It all really depends on how high of an interest rate you are paying on those loans. If you are a home owner i would reccomend refinancing and getting cash out to pay off the debt. Usually the rates on home mortgages are lower than that of a car loan or credit cards. College on the other hand should be lower than a home mortgage unless it has been adjusting for several months/years. If you own a home i would look into refinancing and pulling out cash to pay off your debts while at the same time lowering your monthly payments. Rates on mortgages in california are around 6% right now(depending on credit). Or you can get a loan from a bank to pay off all your debt(rate may be higher) hope this helps
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Davina Davina
No No No it's a horrible idea. for instance, if you owe 2 more years of car payments, why would you want to continue to pay for it for the next 10 or 15 or 20 years? you make your bill a little smaller but you never get it paid for. borrowing from Peter to pay Paul doesn't make since. it will cost u so much more in the end. Maybe a second short term job would get u thru. sometimes when we make a mess we have to clean it up. credit cards-tear them up and pay them off. if u don't have the money to pay for it simply don't buy it. been there done that.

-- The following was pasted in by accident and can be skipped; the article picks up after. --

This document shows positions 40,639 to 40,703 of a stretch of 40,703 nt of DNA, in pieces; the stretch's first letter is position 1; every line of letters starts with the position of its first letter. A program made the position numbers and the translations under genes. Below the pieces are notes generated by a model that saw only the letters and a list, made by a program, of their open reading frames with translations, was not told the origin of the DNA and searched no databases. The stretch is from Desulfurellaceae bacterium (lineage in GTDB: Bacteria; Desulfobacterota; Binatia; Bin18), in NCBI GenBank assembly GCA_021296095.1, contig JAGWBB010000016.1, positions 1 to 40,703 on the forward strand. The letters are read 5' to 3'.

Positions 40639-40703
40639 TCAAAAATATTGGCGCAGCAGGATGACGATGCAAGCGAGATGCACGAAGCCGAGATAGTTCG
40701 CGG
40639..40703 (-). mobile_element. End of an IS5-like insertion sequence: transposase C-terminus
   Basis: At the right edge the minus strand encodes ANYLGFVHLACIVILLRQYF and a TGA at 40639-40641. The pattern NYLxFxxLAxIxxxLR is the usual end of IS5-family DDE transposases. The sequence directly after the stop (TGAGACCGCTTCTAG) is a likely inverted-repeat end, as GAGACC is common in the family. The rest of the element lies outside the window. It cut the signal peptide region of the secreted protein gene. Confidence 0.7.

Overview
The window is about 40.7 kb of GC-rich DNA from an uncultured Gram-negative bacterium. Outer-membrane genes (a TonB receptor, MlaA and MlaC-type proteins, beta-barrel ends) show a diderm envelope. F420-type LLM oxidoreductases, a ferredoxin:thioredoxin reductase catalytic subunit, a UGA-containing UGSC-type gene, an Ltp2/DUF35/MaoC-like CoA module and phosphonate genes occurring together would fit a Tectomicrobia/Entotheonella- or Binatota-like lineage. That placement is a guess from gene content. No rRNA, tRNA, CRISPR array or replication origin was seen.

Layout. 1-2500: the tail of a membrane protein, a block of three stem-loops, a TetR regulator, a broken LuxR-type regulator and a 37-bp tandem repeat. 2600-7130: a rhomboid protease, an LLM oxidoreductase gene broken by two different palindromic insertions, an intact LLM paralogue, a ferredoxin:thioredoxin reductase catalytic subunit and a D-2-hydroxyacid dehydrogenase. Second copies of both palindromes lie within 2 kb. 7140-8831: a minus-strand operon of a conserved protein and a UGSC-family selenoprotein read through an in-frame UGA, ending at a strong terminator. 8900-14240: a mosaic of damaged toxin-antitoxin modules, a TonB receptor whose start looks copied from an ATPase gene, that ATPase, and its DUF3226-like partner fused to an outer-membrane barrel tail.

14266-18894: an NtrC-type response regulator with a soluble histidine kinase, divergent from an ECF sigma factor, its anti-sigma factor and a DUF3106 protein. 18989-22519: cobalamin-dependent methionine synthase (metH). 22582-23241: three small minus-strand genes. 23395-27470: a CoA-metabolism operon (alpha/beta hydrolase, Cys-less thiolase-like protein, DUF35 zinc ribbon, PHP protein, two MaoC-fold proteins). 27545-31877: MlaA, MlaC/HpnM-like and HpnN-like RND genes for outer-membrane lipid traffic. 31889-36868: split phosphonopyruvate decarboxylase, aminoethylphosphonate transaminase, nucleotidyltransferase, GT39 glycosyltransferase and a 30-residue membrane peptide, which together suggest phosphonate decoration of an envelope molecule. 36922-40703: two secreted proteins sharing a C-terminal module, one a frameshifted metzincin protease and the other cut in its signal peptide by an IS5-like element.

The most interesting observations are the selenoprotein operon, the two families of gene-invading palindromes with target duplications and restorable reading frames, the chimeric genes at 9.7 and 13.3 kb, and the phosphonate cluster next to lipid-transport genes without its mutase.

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Brenda Brenda